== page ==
What is “peace?”
We tend to think of it in terms of the absence of war, or at least the absence of a “major war.”
But the Jewish word “Shalom,” which is typically the Biblical word for “peace,” means more than just “peace.” It can also mean “wholeness,” or “completeness.”
In Genesis 3, that wholeness or completeness, that peace, was broken between God and man, and between people.
When there is hostility between two parties, we often bring in a mediator, whose job is to “restore peace between the two, to bring flourishing back into their lives.” I’m sure you already see where this is going. In order for us to have peace with God (remember, we are talking about wholeness and completeness), we need a Mediator. In Isaiah 9.6, that Mediator was prophesied.
For to us a child is born, to us a son is given; and the government shall be upon his shoulder, and his name shall be called Wonderful Counselor, Mighty God, Everlasting Father, Prince of Peace.
Jesus used the word peace several times. In one of those, who used it negatively. “Do not think that I have come to bring peace to the earth. I have not come to bring peace, but a sword.” (Matthew 10.34) In this instant, I believe the word was truly speaking of peace as the absence of conflict.
However, there are at least three other times, in John, that Jesus promises peace to his disciples. Twice in John 14.27: Peace I leave with you; my peace I give to you. Not as the world gives do I give to you. Let not your hearts be troubled, neither let them be afraid. Then again in John 16.33, “I have said these things to you, that in me you may have peace. In the world you will have tribulation. But take heart; I have overcome the world.”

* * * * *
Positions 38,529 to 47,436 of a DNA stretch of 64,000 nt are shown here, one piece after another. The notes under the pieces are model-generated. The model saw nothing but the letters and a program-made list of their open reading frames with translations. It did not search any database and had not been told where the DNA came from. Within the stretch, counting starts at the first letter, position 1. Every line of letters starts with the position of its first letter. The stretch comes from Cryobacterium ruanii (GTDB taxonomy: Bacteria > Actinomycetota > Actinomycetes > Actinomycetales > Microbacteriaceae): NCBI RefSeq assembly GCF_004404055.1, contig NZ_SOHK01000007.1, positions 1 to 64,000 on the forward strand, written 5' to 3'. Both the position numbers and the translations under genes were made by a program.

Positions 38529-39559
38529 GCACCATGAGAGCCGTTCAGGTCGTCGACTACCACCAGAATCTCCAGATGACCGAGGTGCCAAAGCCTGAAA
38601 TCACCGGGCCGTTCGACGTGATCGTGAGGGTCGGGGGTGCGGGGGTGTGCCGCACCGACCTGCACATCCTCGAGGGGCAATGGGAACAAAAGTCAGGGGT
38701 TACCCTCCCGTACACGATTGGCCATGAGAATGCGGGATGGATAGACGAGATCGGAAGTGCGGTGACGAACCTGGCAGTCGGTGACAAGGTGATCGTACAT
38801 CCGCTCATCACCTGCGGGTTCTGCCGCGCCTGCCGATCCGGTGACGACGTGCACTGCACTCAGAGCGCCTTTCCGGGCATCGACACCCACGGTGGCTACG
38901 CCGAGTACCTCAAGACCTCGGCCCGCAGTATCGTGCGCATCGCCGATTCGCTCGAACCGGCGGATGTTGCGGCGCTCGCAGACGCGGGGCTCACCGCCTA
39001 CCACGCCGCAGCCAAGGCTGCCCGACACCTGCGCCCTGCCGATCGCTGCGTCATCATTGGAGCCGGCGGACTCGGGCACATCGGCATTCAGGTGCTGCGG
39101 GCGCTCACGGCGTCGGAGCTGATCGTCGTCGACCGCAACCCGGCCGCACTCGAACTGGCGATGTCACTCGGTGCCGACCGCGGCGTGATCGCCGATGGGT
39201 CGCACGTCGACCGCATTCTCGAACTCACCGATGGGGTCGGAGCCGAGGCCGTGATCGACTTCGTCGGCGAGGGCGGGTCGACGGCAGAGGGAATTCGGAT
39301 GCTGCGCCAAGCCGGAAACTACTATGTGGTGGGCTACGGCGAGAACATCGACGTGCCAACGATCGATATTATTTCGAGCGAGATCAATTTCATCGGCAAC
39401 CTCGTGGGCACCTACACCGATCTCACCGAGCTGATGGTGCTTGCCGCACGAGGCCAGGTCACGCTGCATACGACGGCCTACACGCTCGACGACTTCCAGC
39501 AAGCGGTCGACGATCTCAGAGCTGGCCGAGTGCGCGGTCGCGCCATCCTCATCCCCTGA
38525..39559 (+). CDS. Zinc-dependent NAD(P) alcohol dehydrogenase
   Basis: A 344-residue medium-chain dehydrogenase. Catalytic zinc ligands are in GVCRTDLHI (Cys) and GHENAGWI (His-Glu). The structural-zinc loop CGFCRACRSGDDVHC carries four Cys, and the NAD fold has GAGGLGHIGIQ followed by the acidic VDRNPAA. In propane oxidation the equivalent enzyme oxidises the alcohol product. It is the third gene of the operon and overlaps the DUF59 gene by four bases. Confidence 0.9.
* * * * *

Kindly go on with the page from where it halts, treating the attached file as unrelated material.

Jesus, of course, is the Mediator of whom we speak. He is “the one who would stand between God and mankind in order to restore peace, to reconcile our relationship with God.”
Therefore, if anyone is in Christ, he is a new creation. The old has passed away; behold, the new has come.
All this is from God, who through Christ reconciled us to himself and gave us the ministry of reconciliation;
that is, in Christ God was reconciling the world to himself, not counting their trespasses against them, and entrusting to us the message of reconciliation.
Therefore, we are ambassadors for Christ, God making his appeal through us. We implore you on behalf of Christ, be reconciled to God.
For our sake he made him to be sin who knew no sin, so that in him we might become the righteousness of God.
2 Corinthians 5.17-21
You keep him in perfect peace whose mind is stayed on you, because he trusts in you.
And she gave birth to her firstborn son and wrapped him in swaddling cloths and laid him in a manger, because there was no place for them in the inn.
(The quotes and Scripture readings were taken from 121 Community Church’s Advent Bible reading plan)
Father, thank you for peace. Thank you for the wholeness and completeness and restoration that Jesus Christ brings as Mediator between you and us. Thank you that you did not leave us in our sin, but provided a way for us to escape. Help me to walk in that way today. And help me to be a channel of your peace today.
Even so, come, Lord Jesus!
The LORD bless you and keep you; the LORD make his face to shine upon you and be gracious to you; the LORD lift up his countenance upon you and give you peace.
Grace and peace, friends.